City Councilor Michelle Wu has picked up another big-name endorsement in her campaign for mayor — Senator Edward J. Markey, who shares Wu’s vision for combating climate change with his own federal Green New Deal.
Wu’s team announced Markey’s support for her campaign Wednesday morning, an endorsement that brings her a third member of Boston’s congressional delegation to back her candidacy. Last week, Wu unveiled a coveted endorsement from Representative Ayanna Pressley, a leader in Boston’s Black and brown communities who served several years with Wu on the City Council. Senator Elizabeth Warren, who was Wu’s law professor at Harvard, endorsed her campaign in January, giving Wu an unprecedented level of support from Boston’s federal delegation in an open race for mayor.
The Markey endorsement is also a direct blow to Essaibi George, who had been one of the only city officials to endorse Markey in his brutal re-election fight last year against former congressman Joseph P. Kennedy III, a point that Essaibi George had noted during the competitive preliminary election. Wu, by contrast, did not endorse in the Markey-Kennedy primary battle.
Yet Wu and Markey have both made climate one of their signature political issues over their careers, and also have drawn support from many of the same Boston-based progressive activists. Essaibi George, on the other hand, is seen as the more moderate mayoral candidate.
Wu and Markey said in a prepared release that they share a common commitment to equity and on climate issues, including on Markey’s Green New Deal. Wu called the plan a framework to confront the “intersecting crises” of climate change, the pandemic, racial injustice and economic inequality that she is seeking to address with her proposed city-level Green New Deal, the first such proposal for a major American city.
“As mayoral candidate and as Boston city councilor, Michelle Wu has championed the Green New Deal and made transformational action on climate change central to her commitment to the city of Boston,” Markey said in a prepared statement. He said that her proposals to expand access to free public transportation, decarbonize the economy through new restrictions on development, and invest in clean air and water “will put Boston on a path to implement the systemic changes we need to provide our children, workers, and families a just and livable future.”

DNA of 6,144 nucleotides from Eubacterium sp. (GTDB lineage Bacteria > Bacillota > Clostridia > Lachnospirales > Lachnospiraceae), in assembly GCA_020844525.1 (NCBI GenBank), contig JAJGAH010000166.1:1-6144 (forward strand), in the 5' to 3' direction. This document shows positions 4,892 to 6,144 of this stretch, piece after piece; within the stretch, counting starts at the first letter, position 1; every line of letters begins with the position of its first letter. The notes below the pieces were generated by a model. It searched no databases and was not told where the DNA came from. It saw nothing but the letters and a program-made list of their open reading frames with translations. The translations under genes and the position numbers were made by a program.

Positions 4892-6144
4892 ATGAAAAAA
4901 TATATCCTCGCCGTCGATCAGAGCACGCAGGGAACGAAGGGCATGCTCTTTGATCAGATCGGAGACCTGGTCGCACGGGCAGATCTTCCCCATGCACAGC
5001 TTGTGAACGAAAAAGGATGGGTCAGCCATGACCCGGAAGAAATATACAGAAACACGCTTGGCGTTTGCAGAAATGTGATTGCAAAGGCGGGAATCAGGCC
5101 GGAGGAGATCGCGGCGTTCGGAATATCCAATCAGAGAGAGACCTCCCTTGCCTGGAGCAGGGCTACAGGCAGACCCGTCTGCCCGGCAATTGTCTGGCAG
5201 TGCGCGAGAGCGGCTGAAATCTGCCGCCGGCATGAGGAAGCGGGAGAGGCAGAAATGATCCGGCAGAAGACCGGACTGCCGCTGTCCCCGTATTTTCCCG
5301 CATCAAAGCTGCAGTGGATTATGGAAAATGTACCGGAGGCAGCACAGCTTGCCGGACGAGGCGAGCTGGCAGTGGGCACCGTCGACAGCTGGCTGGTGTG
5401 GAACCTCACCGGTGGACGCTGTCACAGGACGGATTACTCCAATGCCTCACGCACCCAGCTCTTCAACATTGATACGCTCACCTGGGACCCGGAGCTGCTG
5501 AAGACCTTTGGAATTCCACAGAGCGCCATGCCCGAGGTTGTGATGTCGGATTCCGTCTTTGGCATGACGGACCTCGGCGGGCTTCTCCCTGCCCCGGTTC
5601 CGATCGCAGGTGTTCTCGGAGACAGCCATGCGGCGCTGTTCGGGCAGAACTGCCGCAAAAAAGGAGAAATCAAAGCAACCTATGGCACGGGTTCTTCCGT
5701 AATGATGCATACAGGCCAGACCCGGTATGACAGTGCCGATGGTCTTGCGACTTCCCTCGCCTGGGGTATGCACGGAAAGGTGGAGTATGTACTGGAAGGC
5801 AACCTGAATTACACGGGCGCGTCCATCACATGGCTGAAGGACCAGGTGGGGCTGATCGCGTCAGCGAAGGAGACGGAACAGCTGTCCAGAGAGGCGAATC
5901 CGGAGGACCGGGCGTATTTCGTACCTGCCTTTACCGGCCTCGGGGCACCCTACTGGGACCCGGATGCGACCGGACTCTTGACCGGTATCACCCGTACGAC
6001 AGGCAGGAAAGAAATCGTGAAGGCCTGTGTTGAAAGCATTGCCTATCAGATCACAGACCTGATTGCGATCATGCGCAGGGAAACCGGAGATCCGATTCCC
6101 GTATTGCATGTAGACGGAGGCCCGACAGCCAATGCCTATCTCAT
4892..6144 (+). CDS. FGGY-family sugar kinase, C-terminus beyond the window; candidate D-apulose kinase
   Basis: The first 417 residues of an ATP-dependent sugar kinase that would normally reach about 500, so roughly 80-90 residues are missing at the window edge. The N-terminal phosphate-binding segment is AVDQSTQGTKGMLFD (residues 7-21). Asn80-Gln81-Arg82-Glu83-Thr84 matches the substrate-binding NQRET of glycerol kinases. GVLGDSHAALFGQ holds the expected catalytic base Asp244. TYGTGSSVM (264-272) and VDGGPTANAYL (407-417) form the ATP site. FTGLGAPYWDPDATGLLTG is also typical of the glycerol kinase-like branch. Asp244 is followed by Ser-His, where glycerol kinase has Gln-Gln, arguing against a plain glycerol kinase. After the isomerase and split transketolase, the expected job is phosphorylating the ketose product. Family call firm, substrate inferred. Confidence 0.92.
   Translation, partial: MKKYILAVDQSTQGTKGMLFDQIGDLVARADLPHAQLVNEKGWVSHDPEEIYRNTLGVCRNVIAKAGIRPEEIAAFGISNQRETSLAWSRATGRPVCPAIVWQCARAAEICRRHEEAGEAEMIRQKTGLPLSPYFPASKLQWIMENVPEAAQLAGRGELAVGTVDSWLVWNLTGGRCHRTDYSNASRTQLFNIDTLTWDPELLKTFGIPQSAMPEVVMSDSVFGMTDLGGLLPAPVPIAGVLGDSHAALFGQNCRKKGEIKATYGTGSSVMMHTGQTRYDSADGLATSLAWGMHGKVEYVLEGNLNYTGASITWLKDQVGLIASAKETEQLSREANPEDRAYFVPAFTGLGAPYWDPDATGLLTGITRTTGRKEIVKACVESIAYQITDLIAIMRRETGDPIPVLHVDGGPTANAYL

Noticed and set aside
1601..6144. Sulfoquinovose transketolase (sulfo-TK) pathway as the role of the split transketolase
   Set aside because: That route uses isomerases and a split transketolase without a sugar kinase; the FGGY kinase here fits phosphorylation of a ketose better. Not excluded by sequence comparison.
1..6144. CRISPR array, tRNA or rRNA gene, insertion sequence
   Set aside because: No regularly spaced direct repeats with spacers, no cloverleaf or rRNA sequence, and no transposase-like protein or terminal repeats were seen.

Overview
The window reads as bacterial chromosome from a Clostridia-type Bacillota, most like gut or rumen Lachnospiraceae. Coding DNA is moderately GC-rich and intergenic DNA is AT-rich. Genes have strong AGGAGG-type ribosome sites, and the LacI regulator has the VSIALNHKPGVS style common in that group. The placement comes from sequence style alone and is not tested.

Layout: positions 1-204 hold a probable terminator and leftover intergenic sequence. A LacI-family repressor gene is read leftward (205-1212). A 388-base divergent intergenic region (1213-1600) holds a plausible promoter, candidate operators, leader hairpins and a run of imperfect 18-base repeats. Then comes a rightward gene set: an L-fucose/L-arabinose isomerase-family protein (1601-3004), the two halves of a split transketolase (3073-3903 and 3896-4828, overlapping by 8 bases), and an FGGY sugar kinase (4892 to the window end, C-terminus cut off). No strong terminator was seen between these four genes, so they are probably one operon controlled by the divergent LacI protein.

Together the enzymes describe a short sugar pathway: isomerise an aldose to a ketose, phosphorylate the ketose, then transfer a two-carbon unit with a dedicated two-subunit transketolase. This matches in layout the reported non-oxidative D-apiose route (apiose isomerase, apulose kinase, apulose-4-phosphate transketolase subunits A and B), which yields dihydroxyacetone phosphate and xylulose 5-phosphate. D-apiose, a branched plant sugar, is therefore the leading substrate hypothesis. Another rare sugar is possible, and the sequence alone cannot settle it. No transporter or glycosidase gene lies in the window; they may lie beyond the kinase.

Wu welcomed the endorsement, saying in the statement that the senator’s “bold vision has inspired activists, young people, and so many community members to lead.
“Throughout his career, he has been a steadfast advocate for working families, environmental justice and a more equitable city, state and nation,” she said. “I am excited to continue to organize together, build together and fight together for our brightest future.”
The endorsement gives Wu another high-profile vote of support from one of the state’s most politically progressive policymakers, and it adds to the list of community leaders who have embraced Wu over her opponent, Essaibi George, after they had stayed out of the preliminary election.
After the endorsement was announced this morning, Essaibi George released a statement that took a bit of a swipe at her opponent’s focus on endorsements, of which she has rolled out many this week, and her big-picture climate plans.
“We know that so many of the issues we talk about in this city are intersectional. But while Councilor Wu and her team were setting up and rolling out this endorsement, I was in Roxbury, surrounded by our strong, diverse coalition of supporters, announcing my equity plan. What I heard . . . was that residents don’t worry about decarbonizing businesses, they worry about putting food on the table and being able to afford a place to live. They don’t want a climate plan to stand in for an equity plan. They want — and deserve —an equity plan.”
Markey’s campaign last year was supported heavily by younger voters and activists — the “Markeyverse,” as they were called in social media circles — what could be a key bloc in the scramble for undecided voters ahead of the Nov. 2 general election.